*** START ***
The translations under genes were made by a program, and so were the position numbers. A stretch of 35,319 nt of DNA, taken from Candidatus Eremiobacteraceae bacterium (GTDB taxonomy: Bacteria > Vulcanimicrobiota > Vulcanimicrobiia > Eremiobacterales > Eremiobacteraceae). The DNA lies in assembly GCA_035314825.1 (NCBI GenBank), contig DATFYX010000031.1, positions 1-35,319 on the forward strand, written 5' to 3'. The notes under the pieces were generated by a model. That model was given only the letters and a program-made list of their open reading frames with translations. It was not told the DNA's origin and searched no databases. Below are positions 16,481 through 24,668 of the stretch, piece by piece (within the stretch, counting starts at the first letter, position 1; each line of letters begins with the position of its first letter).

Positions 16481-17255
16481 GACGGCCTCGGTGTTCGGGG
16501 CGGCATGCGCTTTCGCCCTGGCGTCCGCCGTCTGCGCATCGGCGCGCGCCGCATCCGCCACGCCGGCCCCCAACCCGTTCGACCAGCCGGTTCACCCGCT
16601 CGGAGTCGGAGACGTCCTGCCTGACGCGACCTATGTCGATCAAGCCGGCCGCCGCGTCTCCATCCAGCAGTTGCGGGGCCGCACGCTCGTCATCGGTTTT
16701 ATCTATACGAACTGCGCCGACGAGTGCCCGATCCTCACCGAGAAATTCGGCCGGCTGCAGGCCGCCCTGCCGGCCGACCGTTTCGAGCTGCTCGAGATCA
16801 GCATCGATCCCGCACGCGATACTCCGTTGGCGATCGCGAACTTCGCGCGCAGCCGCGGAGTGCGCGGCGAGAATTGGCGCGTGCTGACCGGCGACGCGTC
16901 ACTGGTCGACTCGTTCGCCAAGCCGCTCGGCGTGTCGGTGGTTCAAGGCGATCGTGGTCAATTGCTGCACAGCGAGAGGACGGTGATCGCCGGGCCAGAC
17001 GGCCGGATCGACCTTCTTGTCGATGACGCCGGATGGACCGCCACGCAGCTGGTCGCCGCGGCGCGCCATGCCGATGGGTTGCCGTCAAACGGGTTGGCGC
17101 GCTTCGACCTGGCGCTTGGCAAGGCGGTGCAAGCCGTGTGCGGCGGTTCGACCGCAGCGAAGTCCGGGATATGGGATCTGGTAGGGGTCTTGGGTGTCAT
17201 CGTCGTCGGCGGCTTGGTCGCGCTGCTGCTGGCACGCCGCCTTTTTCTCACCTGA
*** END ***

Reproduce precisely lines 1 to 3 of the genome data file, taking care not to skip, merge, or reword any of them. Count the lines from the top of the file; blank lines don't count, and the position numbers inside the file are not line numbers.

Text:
The translations under genes were made by a program, and so were the position numbers. A stretch of 35,319 nt of DNA, taken from Candidatus Eremiobacteraceae bacterium (GTDB taxonomy: Bacteria > Vulcanimicrobiota > Vulcanimicrobiia > Eremiobacterales > Eremiobacteraceae). The DNA lies in assembly GCA_035314825.1 (NCBI GenBank), contig DATFYX010000031.1, positions 1-35,319 on the forward strand, written 5' to 3'. The notes under the pieces were generated by a model. That model was given only the letters and a program-made list of their open reading frames with translations. It was not told the DNA's origin and searched no databases. Below are positions 16,481 through 24,668 of the stretch, piece by piece (within the stretch, counting starts at the first letter, position 1; each line of letters begins with the position of its first letter).

Positions 16481-17255
16481 GACGGCCTCGGTGTTCGGGG